Nearly two years ago, Governor Baker signed a bill amending the Commonwealth’s Equal Pay Act (MEPA). On Sunday, July 1, 2018, this new law—which, among other things, imposes more stringent equal pay requirements, bars salary history inquiries, and protects employees’ ability to discuss wages—will take effect. This alert highlights some of the critical components of the act and recommends a few best practices for employers covered by the law.
This law applies to all workers with a primary place of work in Massachusetts, regardless of where the employee lives, and irrespective of the size and location of the employer. According to the Attorney General’s guidance, remote employees who report to a Massachusetts worksite and traveling employees whose base of operations is in Massachusetts will be covered by the law.
Salary History Prohibition
Under MEPA, employers are prohibited from requesting salary history information from prospective employees prior to extending a written offer of employment. Although an employer is permitted to ask applicants about their salary expectations, it cannot ask the basis for such expectations or any other such questions designed to elicit candidates’ salary history. Once an offer has been extended, an employer is permitted to ask about salary history.
This prohibition does not apply to current employees (for example, employees applying for an internal promotion). Additionally, there is no liability for employers that obtain such information through an unrequested voluntary disclosure by prospective employees; but an employer must then proceed with extreme caution in using that information (as discussed below).
If they have not done so already, employers should immediately revise their job application forms and interviewing practices to ensure that they are not directly or indirectly (including through recruiters) soliciting salary history information.
Equal Pay for Comparable Work
The salary history component of MEPA is just one aspect of a broader law designed to promote pay equity for Massachusetts workers. Employers in Massachusetts will be prohibited not only from directly or indirectly asking for salary history information, but also from using that information (even if voluntarily disclosed) to justify a wage disparity between employees performing comparable work. Notably, the statute’s standard of comparable work is broader than the “equal work” standard under federal law: comparable work is defined as “work that requires substantially similar skill, effort, and responsibility, and is performed under similar working conditions.” As of July 1, there will only be a limited number of factors (seniority, employee performance, revenue-based incentives, experience/education/training, and travel) that can justify a wage disparity in Massachusetts for employees performing comparable work. Rather than using a candidate’s current or previous salary as a starting point for a job offer (or promotion), employers will be expected to approach salary decisions in a more consistent manner, focusing on the position itself and where the candidate should be within a particular employer’s pay structure, based only on the permissible factors.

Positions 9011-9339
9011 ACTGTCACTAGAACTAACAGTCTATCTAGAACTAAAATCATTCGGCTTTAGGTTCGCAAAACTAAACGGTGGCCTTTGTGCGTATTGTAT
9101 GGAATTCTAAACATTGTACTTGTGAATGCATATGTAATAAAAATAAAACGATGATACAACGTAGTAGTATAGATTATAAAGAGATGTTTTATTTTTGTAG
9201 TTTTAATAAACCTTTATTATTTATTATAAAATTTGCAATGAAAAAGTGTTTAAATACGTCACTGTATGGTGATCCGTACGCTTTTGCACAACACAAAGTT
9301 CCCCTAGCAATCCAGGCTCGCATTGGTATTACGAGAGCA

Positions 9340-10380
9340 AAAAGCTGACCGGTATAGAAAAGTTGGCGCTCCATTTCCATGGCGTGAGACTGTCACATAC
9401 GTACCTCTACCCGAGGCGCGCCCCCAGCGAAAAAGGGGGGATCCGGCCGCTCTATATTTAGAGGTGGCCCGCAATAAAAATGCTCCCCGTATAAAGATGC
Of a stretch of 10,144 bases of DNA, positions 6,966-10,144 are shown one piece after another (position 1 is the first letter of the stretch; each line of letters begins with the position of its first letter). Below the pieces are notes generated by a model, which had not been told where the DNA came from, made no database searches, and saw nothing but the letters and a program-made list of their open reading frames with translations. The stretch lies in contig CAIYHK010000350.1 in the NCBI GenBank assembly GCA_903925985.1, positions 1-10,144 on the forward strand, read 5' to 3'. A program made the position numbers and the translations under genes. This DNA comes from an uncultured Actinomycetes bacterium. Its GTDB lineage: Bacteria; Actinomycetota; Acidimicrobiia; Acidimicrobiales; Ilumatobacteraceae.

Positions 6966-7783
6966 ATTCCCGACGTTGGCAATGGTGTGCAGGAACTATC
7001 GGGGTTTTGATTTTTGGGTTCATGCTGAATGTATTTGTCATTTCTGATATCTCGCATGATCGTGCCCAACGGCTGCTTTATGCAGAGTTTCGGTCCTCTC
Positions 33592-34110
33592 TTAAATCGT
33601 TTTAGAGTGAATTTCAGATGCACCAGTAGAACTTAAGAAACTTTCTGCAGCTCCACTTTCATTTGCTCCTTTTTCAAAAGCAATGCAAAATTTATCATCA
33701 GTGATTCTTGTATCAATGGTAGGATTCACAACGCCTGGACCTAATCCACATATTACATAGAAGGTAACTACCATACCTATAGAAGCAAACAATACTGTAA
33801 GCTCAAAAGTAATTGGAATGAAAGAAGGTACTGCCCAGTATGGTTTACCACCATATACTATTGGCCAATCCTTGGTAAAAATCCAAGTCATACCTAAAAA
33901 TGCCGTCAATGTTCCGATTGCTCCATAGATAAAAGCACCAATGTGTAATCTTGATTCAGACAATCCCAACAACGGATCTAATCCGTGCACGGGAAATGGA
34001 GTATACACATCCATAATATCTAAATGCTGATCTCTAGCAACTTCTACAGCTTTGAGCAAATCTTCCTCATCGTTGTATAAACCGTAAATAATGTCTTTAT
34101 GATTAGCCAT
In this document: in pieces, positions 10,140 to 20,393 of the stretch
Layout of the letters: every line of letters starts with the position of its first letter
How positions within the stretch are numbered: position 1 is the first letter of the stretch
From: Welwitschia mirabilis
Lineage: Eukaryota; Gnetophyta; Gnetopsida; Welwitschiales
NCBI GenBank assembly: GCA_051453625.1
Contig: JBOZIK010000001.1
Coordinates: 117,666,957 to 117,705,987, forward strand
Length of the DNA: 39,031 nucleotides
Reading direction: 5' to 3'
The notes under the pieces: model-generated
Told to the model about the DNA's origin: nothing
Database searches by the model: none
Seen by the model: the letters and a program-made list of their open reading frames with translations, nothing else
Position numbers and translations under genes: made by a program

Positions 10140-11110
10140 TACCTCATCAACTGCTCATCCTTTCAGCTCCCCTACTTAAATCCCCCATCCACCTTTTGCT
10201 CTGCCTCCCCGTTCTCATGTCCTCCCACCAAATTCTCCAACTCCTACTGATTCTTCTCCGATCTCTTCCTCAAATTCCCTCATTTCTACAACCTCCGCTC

Affirmative Defense for Employers
The law provides an incentive for employers to conduct good-faith evaluations of their pay practices and to make progress toward eliminating any gender-based wage differentials. If an employer conducts such an audit and shows that it made “reasonable progress” toward eliminating any such pay disparities, then the employer can use its audit as an affirmative defense against the harsh penalties under Massachusetts state law (double damages plus attorneys’ fees). Evidence of a pay equity audit, and any remedial steps taken in connection with such an audit, will not be admissible as evidence of a MEPA violation. This safe harbor does not apply, however, to claims under other laws, including the federal Equal Pay Act, so employers should proceed carefully. At WilmerHale, our attorneys and HR Services team members have already begun working with clients to consider and undertake suitable pay audits.
Employees’ Ability to Discuss Wages
Previously, restrictions on discussion of wages had been a matter of federal law—either for non-supervisory employees (under the National Labor Relations Act) or for federal contractors (under the Office of Federal Contract Compliance Program’s pay transparency rule). Effective July 1, 2018, Massachusetts law prohibits an employer from placing any restrictions on employees’ freedom to discuss or disclose their own wages or the wages of their co-workers (except where such information is obtained by an individual whose job responsibilities require or allow access to other employees’ compensation information, such as an HR representative or a supervisor). As a result, employers that currently restrict such discussions will need to revise their practices and their offer letters, employment agreements, policies, and other agreements (including non-disclosure or confidentiality agreements) to remove any such restrictions on wage discussions.